By Paul Carrel and Rene Wagner
BERLIN (Reuters) – German business morale rose in November and Europe’s largest economy is on track to grow by 0.2% in the fourth quarter as its domestic strength more than offsets a manufacturing recession, the Ifo economic institute said on Monday.
Munich-based Ifo said its business climate index rose to 95.0 in November from 94.7 in October. The November reading was in line with a Reuters consensus forecast.
“One thing is clear now: growth will not go into freefall for the time being,” said Thomas Gitzel, economist at VP Bank, but he said Ifo’s warning that the manufacturing sector is “still stuck in recession” was cause for concern.
“It should be noted that developments in the manufacturing sector precede those in the services sector,” Gitzel said. “The dangers for the German economy have by no means been averted.”
Europe’s biggest economy is going through a soft patch as its export-oriented manufacturers cope with trade friction, a struggling car industry and uncertainties over Britain’s planned departure from the European Union.
Detailed data released on Friday showed strong exports, state spending and consumers helped the German economy avoid a recession in the third quarter. The figures confirmed a preliminary reading of a 0.1% expansion on the quarter.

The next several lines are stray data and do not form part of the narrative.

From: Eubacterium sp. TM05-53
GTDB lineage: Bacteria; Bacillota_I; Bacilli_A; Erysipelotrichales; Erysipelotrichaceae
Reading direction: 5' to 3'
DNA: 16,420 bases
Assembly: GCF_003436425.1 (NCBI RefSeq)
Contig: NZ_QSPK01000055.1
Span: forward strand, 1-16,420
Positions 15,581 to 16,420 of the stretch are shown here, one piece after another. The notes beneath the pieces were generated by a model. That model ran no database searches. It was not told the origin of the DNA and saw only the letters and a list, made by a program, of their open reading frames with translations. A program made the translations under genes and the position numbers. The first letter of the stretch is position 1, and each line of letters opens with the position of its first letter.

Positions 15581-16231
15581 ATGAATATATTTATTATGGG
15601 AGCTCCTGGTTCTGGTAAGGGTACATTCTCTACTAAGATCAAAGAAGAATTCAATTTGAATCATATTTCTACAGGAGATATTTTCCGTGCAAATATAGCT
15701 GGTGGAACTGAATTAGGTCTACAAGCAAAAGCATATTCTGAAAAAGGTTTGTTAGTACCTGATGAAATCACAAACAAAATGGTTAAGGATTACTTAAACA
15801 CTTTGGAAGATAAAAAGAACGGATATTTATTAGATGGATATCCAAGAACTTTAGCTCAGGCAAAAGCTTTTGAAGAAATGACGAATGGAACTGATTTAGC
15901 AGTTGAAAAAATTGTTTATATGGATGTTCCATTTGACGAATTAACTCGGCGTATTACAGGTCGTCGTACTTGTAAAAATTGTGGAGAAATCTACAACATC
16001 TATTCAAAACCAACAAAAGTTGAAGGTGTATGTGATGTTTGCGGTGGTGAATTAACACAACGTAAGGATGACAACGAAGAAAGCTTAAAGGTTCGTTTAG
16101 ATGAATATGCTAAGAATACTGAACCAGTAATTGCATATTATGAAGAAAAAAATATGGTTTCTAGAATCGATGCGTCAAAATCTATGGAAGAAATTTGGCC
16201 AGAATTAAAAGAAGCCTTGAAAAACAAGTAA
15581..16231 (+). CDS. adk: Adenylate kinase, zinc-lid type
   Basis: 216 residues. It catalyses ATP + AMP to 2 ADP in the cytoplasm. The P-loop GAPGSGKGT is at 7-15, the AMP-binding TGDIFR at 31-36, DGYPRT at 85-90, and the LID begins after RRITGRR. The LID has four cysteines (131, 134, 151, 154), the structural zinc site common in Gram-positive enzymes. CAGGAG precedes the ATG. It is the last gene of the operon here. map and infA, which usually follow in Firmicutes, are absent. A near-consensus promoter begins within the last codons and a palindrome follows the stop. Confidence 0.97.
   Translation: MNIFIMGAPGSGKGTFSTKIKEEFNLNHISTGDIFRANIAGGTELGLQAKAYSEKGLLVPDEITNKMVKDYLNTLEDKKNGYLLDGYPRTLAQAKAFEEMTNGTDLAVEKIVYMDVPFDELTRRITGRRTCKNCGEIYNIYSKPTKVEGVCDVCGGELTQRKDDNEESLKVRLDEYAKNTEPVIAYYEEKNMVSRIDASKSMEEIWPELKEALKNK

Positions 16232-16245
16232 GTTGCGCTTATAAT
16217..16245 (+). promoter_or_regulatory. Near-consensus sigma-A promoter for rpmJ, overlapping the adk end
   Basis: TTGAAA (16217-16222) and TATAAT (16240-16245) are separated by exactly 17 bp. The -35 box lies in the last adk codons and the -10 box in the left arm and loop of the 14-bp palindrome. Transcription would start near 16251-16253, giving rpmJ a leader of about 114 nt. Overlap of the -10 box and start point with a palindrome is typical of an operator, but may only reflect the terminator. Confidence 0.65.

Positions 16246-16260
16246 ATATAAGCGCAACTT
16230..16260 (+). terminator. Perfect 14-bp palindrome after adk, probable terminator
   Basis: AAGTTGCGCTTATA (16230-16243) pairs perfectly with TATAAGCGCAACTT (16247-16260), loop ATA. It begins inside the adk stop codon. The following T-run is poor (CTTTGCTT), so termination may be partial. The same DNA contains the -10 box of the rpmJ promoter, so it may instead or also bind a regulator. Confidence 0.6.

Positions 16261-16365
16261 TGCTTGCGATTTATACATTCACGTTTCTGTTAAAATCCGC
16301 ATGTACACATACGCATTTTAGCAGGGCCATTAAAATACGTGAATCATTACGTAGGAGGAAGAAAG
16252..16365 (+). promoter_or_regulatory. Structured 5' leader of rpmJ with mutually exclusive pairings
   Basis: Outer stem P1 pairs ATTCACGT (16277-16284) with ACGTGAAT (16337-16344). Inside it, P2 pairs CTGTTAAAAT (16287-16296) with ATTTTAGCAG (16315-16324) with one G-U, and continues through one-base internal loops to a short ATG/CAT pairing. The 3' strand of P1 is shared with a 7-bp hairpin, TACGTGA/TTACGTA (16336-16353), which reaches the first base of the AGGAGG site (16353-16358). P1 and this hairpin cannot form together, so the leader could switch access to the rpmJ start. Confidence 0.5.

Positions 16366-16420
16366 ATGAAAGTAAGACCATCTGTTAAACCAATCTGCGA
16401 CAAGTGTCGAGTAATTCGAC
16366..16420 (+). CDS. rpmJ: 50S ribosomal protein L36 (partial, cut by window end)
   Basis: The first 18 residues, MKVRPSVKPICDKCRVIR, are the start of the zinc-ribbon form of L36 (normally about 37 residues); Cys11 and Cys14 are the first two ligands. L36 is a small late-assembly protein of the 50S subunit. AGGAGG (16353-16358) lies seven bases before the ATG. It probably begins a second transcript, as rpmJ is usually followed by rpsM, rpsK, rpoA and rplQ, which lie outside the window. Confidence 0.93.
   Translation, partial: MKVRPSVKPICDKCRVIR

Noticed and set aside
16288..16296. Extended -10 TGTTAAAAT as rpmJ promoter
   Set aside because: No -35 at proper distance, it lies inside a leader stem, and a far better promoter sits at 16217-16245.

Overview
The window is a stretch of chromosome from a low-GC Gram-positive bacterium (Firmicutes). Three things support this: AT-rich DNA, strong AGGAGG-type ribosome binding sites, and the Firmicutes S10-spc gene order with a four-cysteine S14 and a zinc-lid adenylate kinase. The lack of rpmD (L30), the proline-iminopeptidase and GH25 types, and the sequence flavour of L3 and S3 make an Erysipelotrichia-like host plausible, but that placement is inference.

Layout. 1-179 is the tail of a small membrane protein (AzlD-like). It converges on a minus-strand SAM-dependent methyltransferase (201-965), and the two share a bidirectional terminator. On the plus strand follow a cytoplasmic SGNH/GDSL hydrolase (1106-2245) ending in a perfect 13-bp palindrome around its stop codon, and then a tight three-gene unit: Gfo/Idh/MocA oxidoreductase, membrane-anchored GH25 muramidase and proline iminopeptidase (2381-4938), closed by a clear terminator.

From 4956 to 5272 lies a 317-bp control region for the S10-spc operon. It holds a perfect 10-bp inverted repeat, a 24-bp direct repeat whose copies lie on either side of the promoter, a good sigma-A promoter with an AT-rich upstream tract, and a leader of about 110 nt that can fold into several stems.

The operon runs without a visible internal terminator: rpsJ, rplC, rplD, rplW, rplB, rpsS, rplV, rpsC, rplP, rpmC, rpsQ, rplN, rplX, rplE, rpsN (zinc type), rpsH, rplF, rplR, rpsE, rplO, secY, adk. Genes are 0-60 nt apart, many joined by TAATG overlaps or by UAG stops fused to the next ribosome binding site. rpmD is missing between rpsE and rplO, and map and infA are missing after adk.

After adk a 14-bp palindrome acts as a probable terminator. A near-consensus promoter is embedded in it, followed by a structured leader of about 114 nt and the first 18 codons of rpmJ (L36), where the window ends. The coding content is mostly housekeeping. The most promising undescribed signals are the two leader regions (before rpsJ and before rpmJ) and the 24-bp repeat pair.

Ifo economist Klaus Wohlrabe said it was too early to speak of a turnaround in the German economy.
“Companies tell us that industrial order backlogs are still not satisfactory,” he told Reuters in an interview.
Conservative Chancellor Angela Merkel’s right-left coalition government has rejected calls from industry groups and economists for a stimulus package to put the economy firmly back on a growth trajectory.
In its 10th successive year of growth, the economy has been relying on strong consumption as exports weaken, which resulted in a second quarter GDP contraction of 0.2%.
Economists have been urging the government to ditch its policy of incurring no new net debt, saying it should instead borrow to finance a stimulus package.
The government seems to be betting instead on an easing of trade frictions between the United States and both China and the EU to revive Germany’s manufacturing sector.
(Writing by Paul Carrel; Editing by Tassilo Hummel and Thomas Escritt)